Kaiser Mental Health|Workers Strike Begins | Courthouse News Service
Monday, December 4, 2023 | Back issues
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Kaiser Mental Health|Workers Strike Begins

SAN FRANCISCO (CN) - Striking Kaiser Permanente health-care clinicians hoisted signs saying "No More Suicides" and "Patients Before Profits" as they hit picket lines at Kaiser's San Francisco hospital on Geary Boulevard Monday morning.

It was the first day of a week-long statewide strike in California by 2,600 of Kaiser's mental health clinicians to protest what they call Kaiser's chronic failure to provide patients with timely, quality mental health care.

The strike, organized by the National Union of Healthcare Workers, is the nation's largest-ever mental health workers' strike. It will take place at 35 Kaiser outlets throughout California.

Monday's picket line in San Francisco consisted of about 250 clinicians, union president Sal Rosselli told Courthouse News.

The union claimed in an undated report that Kaiser systemically understaffs its psychiatry departments, resulting in illegally long waiting times for appointments, occasionally with consequences as tragic as patient suicides.

The union claimed that Kaiser has occasionally falsified patients' records to conceal the long wait times.

Margaret Wilson, a Kaiser psychologist at the San Francisco facility who picketed on Monday, told Courthouse News that Kaiser's practices limit clinicians' abilities to care for their patients.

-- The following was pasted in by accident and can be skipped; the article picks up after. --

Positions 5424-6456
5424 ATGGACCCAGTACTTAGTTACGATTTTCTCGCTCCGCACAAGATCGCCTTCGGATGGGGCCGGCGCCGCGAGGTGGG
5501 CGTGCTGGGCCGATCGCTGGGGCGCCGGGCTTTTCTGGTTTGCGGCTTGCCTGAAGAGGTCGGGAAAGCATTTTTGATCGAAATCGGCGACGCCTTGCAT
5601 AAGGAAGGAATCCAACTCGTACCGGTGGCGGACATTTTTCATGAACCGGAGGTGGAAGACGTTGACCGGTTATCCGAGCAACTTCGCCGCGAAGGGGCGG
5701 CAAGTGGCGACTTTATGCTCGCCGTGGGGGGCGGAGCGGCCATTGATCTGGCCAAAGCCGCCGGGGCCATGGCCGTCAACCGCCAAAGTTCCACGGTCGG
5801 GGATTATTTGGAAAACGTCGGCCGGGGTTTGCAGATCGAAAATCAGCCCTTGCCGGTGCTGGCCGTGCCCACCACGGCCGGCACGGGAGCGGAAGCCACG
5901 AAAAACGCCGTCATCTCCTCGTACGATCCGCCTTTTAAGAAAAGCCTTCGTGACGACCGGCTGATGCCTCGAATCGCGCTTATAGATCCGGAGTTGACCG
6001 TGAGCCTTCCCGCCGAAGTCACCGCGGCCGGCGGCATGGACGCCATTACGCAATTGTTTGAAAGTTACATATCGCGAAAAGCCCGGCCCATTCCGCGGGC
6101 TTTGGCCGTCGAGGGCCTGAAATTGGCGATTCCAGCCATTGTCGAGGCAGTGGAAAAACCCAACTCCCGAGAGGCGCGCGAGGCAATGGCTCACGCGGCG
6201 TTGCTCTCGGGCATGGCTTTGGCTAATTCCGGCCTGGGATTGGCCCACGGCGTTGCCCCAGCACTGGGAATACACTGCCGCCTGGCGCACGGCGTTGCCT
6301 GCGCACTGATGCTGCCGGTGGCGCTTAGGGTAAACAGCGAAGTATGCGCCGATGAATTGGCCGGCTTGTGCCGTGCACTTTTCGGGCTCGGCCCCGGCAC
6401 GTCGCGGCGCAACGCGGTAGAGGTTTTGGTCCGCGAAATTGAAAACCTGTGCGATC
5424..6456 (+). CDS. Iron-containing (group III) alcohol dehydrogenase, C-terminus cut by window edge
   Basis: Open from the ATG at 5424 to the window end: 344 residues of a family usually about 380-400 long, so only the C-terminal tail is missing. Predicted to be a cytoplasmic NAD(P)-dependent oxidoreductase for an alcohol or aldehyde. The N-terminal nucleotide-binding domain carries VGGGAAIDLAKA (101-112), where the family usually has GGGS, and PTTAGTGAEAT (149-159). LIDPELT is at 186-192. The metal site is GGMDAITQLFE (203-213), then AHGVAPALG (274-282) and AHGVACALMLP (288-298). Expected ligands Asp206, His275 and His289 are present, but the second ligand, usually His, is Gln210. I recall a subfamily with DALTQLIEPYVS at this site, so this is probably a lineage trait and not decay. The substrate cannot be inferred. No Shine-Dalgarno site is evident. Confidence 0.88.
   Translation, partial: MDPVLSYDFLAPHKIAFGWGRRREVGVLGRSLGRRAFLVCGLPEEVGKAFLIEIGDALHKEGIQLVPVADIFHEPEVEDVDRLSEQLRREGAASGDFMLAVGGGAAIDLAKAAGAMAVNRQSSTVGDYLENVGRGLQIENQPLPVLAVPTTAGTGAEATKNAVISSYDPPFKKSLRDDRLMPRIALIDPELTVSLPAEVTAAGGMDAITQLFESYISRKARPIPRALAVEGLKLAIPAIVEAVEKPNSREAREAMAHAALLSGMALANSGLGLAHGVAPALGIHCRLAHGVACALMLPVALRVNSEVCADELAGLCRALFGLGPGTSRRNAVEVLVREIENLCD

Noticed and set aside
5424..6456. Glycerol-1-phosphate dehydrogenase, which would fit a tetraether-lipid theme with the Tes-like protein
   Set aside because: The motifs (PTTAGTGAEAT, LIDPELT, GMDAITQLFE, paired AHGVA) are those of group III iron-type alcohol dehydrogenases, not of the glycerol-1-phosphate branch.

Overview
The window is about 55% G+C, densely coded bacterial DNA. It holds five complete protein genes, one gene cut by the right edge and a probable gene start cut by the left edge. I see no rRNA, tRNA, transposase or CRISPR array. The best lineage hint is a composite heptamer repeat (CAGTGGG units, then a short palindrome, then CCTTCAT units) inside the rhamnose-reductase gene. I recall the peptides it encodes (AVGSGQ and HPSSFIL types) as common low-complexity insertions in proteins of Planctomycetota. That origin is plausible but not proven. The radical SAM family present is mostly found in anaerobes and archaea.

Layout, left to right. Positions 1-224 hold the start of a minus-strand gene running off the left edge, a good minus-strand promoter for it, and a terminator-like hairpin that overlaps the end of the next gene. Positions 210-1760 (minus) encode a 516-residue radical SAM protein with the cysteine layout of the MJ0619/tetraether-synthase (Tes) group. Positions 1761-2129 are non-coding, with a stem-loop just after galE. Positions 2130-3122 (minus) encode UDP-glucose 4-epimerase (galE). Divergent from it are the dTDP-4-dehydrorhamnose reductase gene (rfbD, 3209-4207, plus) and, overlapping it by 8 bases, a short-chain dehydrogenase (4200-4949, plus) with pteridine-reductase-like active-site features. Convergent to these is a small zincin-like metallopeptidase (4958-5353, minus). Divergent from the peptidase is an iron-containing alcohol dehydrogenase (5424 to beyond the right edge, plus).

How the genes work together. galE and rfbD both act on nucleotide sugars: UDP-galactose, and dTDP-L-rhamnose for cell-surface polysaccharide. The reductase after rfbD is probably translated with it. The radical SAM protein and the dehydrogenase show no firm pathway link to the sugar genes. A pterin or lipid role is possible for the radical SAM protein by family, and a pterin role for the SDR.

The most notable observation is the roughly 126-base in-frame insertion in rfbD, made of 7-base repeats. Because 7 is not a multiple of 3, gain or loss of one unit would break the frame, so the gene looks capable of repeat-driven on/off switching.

"We can't provide the intensity of treatments that we'd like to," Wilson said.

Jim Beauford, another psychologist at Kaiser's San Francisco office, said that the psychiatry department is "definitely understaffed."

"The wait times are ridiculous," he said.

Another Kaiser San Francisco clinician, who wished to remain anonymous, said that often, after their first appointments, Kaiser's mental health patients are not able to get back in for follow-ups.

"The wait times just get stretched out further and further," she said. "This is a dedicated group of clinicians, and we can't provide the care we want to provide."

California's Department of Managed Health Care fined Kaiser $4 million in 2013 for violations of California's timely access laws. Kaiser agreed to pay the fine in September 2014.

But Kaiser has not taken steps to improve the problems, the union says.

Rosselli said the strike is a necessary effort to "shed the light" on Kaiser's harmful practices.

"This is a staffing scandal that's been going on since 2010," he said. "We need to get support from the community and the government to force Kaiser to change."

Kaiser said in a statement that it has contingency plans in place for the strike and was "disappointed" to receive the strike notice.

Kaiser said the strike communicates that the union is more interested in "disrupting care" than it is in "bargaining constructively."

But one Kaiser nurse supervisor, who has been a union representative for decades, told Courthouse News that the strike was long in coming.

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